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Biocontrol introduction

Target pest: Ulex europaeus (Fabales: Fabaceae), gorse

Agent introduced: Sericothrips staphylinus (Thysanoptera: Thripidae), gorse thrips


1989 and 2001

Import source:

Cornwall, England, 1989; Portugal via Hawai'i, 2001

Import notes:

Gourlay (2007f) - the English strain imported in 1989 thought to be slow to disperse because winged forms not produced as commonly as non-winged. Consequently a Portuguese strain, thought to disperse more quickly, was imported in 2001.


1990s and post-2001

Release details:

Gourlay (2007f) - the English strain was widely released in the few years after its importation in 1989. The Portuguese strain was imported in 2001 and widely released in subsequent years.


Harman et al. (1996) - seems to be establishing readily throughout the country.

Gourlay (2007f) - the English strain established at sites throughout New Zealand but has been slow to disperse. The Portuguese strain has also established. The thrips are becoming increasingly common throughout New Zealand.

Impacts on target:

Gourlay (2007f) - not yet known.

Paynter et al. (2018) - while S. staphylinus is abundant, impacts on the target plant are unknown but appear to be minor.

Lam et al. (2021) - laboratory trials investigating the functional responses of a predatory mite found on gorse in New Zealand, Amblyseius herbicolus, to first instar S. staphylinus larvae, indicate that A. herbicolus is likely to be a highly effective predator of S. staphylinus. These results indicate that the presence of A. herbicolus on gorse in New Zealand is a likely explanation for the failure of S. staphylinus as a weed biocontrol agent.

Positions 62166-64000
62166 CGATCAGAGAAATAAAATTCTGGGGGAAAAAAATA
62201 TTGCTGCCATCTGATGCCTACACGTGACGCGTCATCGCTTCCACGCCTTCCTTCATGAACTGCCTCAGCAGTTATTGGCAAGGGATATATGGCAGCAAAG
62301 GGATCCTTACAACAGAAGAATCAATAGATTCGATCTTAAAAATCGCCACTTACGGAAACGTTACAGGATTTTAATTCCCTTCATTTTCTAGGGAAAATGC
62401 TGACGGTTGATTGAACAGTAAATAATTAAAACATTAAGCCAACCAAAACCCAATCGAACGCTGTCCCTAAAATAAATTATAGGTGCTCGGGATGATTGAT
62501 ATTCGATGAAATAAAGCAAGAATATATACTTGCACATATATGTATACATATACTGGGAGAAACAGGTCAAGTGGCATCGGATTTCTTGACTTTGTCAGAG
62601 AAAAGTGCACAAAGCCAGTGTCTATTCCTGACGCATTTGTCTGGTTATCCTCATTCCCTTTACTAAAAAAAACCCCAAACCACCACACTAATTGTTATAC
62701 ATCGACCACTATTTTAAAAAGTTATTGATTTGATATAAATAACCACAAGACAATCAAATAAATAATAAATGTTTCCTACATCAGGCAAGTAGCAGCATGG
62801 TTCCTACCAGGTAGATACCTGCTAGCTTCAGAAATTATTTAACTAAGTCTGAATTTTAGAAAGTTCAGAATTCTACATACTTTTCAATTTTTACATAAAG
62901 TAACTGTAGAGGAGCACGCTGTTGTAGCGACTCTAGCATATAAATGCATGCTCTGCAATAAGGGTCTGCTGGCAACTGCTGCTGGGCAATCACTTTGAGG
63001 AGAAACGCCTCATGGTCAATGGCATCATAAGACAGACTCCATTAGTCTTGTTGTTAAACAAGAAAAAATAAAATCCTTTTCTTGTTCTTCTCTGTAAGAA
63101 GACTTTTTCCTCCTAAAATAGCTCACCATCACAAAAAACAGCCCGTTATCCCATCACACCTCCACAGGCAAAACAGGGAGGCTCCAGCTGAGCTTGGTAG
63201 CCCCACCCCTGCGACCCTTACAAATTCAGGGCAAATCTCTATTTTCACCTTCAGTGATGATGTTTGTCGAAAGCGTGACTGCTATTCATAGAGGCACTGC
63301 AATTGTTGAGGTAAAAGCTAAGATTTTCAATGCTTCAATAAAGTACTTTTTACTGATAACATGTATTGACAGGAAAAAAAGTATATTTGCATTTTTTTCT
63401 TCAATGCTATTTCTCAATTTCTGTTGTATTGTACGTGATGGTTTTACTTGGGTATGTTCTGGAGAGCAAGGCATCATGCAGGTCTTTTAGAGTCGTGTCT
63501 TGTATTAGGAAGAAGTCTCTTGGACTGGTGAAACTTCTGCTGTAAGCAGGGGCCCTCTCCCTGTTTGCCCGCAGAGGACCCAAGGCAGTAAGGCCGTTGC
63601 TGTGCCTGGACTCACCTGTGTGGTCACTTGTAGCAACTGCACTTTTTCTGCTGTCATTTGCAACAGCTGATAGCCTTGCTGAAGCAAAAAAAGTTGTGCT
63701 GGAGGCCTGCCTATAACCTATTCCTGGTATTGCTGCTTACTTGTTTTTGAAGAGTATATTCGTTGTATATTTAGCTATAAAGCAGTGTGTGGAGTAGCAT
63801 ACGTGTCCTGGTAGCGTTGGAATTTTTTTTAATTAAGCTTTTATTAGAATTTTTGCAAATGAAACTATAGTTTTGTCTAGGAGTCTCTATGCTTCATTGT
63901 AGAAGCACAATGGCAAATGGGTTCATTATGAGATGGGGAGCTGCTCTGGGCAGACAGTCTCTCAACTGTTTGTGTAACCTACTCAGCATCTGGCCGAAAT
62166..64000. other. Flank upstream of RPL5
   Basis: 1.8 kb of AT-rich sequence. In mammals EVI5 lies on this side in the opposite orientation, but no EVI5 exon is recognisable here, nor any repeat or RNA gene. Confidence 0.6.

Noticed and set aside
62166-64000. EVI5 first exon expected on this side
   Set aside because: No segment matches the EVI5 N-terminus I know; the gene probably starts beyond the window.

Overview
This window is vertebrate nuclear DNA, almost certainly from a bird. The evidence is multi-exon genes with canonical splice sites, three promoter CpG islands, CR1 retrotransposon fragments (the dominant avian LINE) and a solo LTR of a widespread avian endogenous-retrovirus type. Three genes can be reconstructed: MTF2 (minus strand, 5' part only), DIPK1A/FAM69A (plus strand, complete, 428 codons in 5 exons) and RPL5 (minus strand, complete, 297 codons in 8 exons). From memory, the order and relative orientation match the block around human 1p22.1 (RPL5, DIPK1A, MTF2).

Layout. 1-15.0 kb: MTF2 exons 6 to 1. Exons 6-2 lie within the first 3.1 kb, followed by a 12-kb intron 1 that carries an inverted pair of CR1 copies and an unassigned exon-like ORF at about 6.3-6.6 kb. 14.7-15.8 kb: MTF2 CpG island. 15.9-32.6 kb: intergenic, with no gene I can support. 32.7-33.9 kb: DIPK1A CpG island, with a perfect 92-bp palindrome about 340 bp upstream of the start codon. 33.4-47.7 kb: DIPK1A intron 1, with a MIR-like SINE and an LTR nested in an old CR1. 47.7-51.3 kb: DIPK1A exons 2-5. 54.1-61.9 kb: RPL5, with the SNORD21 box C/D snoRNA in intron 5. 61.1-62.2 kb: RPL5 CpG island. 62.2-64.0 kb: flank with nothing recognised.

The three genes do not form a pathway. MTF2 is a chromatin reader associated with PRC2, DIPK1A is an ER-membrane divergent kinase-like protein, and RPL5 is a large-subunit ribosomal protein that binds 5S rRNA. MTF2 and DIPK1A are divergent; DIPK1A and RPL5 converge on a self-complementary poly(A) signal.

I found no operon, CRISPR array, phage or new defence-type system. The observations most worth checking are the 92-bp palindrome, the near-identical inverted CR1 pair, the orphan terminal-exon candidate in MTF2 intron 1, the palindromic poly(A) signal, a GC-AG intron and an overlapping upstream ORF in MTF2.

Impacts on non-targets:

Paynter et al. (2015) - surveys of potential non-target host Cytisus proliferus (tree lucerne, tagasaste) report no feeding.


Gourlay H (2007f). Gorse Thrips. In The Biological Control of Weeds Book (Landcare Research) https://www.landcareresearch.co.nz/discover-our-research/biosecurity/weed-management/using-biocontrol/the-biological-control-of-weeds-book/

Harman HM, Syrett P, Hill RL, Jessep CT. (1996). Arthropod introductions for biological control of weeds in New Zealand, 1929 - 1995. New Zealand Entomologist, 19(1): 71-80

Lam W, Paynter Q, Zhang Z-Q. (2021). Functional response of Amblyseius herbicolus (Acari: Phytoseiidae) on Sericothrips staphylinus (Thysanoptera: Thripidae), an ineffective biocontrol agent of gorse. Biological Control 152, January 2021, art. no. 104468 (first published online Nov 2020) https://doi.org/10.1016/j.biocontrol.2020.104468

Paynter Q, Fowler SV, Groenteman R. (2018). Making weed biological control predictable, safer and more effective: perspectives from New Zealand. BioControl 63: 427–436 (first published online 8 Aug 2017) https://doi.org/10.1007/s10526-017-9837-5 https://link.springer.com/article/10.1007/s10526-017-9837-5

Paynter QE, Fowler SV, Gourlay AH, Peterson PG, Smith LA and Winks CJ (2015). Relative performance on test and target plants in laboratory tests predicts the risk of non-target attack in the field for arthropod weed biocontrol agents. Biological Control 80: 133-142 https://doi.org/10.1016/j.biocontrol.2014.10.007